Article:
"Of course, you wouldn’t. You didn’t come home for the occasion even though you were one of the godparents."

         "Sorry. It was around Christmas, and that’s the busiest time of year at the store."

         "I understand. I was just giving you a hard time. How’s the store doing?"

         "It’s doing great on our second year at the Forest Fair Mall, which is truly spectacular and beautiful. The developers really spent tons of money on it. It’s the second biggest in the country. The anchor stores are all New York and Parisian style. This might be Rob’s long waited dream come true. He deserves it."

         "Terrific. What would you do with all that money?"

         "What money? We don’t have it yet. You have no idea how much it costs to build a store."

         "Well, when you do, don’t forget about us. Wink. Wink."

         "Same goes for you, brother," I say, hitting him again on the shoulder.

         "Aww!" he screams, as if it hurt him.

         "Let’s hike closer to the church," I say and I start running."

         "You said hike, not run. "I have weak knees, you know."

         "C’mon, you’re only twenty-six."

         "Twenty-six going on forty-six. I’m not athletic like you."

         He runs to keep up with me anyway, but out of breath when he catches up with me at ground zero.

         We find wood scraps pile up on the ground of the churchyard, as if there’s some willful destruction of property going on. Noticing my reaction, Johnny explains that Father Tayag, San Guillermo’s parish priest, has authorized the retrieval and recycling of church materials for the reconstruction of the church.

         "At first, there were some vandalism," Johnny says. "You know how it is. It happens everywhere. Some just want souvenirs, some sell it for profit. I’ve read a story where as Father Tayag was surveying the scraps that scattered everywhere, he picked up some of the wood that must have come from the floor and ceiling of the church. An idea came to him. What if Bacolor’s famous artists now living in Manila and elsewhere, could recycle and create something out of the church’s wood? The tireless and ingenious priest immediately contacted some key people. To make a long story short, some of the artworks produced using the church’s wood are now on exhibit at the Filipinas Hotel, and also at other hotels and other commercial buildings in Manila. As I understand it, they’re selling well, and selling for a lot of money.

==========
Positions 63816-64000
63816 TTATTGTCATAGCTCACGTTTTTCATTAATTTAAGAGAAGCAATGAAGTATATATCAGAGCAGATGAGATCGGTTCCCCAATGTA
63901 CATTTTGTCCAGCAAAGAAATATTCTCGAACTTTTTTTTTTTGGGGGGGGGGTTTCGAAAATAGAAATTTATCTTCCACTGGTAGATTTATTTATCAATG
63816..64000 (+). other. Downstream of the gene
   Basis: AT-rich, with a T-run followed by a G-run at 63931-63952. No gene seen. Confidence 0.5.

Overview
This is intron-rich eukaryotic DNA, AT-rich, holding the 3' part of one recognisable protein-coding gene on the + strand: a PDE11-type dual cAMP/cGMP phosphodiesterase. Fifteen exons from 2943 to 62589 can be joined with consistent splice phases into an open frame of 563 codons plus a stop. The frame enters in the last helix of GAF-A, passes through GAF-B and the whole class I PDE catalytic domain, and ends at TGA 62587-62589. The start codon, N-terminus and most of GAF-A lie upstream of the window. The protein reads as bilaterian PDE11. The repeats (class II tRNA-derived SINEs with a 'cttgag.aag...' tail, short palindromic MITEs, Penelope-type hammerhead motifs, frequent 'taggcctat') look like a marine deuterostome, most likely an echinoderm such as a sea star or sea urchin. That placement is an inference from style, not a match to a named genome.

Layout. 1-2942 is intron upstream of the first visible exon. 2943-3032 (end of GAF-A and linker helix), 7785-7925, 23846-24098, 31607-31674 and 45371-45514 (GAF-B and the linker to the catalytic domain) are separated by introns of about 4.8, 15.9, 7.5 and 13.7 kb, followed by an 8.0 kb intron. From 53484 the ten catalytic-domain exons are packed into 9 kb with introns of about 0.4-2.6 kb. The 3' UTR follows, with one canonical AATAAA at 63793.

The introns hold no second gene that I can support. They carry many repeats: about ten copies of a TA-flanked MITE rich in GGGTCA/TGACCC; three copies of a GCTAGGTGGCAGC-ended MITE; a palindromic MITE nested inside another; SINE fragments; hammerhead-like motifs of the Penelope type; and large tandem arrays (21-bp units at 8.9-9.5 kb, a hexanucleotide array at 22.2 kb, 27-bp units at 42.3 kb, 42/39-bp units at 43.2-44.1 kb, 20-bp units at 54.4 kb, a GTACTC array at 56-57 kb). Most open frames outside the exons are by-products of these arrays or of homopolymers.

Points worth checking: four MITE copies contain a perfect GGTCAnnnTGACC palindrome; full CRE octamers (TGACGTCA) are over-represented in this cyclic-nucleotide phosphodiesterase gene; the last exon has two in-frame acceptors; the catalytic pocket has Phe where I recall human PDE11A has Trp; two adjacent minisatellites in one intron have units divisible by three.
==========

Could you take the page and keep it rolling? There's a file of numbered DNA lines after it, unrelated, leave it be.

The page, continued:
"That’s incredible. A lot better and more profitable, I suppose, than relying solely on contributions from his parishioners."

         "Oh, it would take years before the church is rebuilt if they relied on donations from citizens alone."

         I throw him a semi-furtive gaze. "You know so much about this. Are you involved in the creation of some of these art pieces?"

         "Me?" he exclaims in surprise. "No, no. I am not good enough to be considered for the project. These are world class artisans."

         "What do you mean you’re not good enough? You’ve sold a lot of paintings in your heyday as an artist."

         "I haven’t painted since I started my used car business. That’s five years ago. "Plus, I am not a distinguished product of artsy Bacolor."

         "Well, I’d like to see the art show sometime."

         "At Filipinas Hotel? Sure. Whenever you’re ready."

         I pick up a small piece of wood and examine it. "When was the church originally built?"

         "I think sometime in the late 1570’s."

         "You think this is the original wood?"

         Johnny takes the piece of timber and runs the flat of his palm over it, studying it very closely. "If it is, it’s remarkable. There’s no sign of decay. A little damage from lahar, but other than that, this is high quality wood. What I would give for a large size piece of this lumber and use it as wood canvas for an oil painting."

         Noticing my brother’s dreamy expression, I take the material back from him. "I knew you still have the heart of an artist in you. I think you should keep this scrap with you as a reminder of this poignant moment. Whenever you start getting bored as a rich used car entrepreneur, go back to this wood and start painting again."

         "I wish it were that easy. I am not as good as you."

         "Of course, you are."

         "No, I am not. I can never paint a portrait without copying from a picture and without using a grid."

         "You’re an excellent artist, brother. We just approach the process differently, that’s all."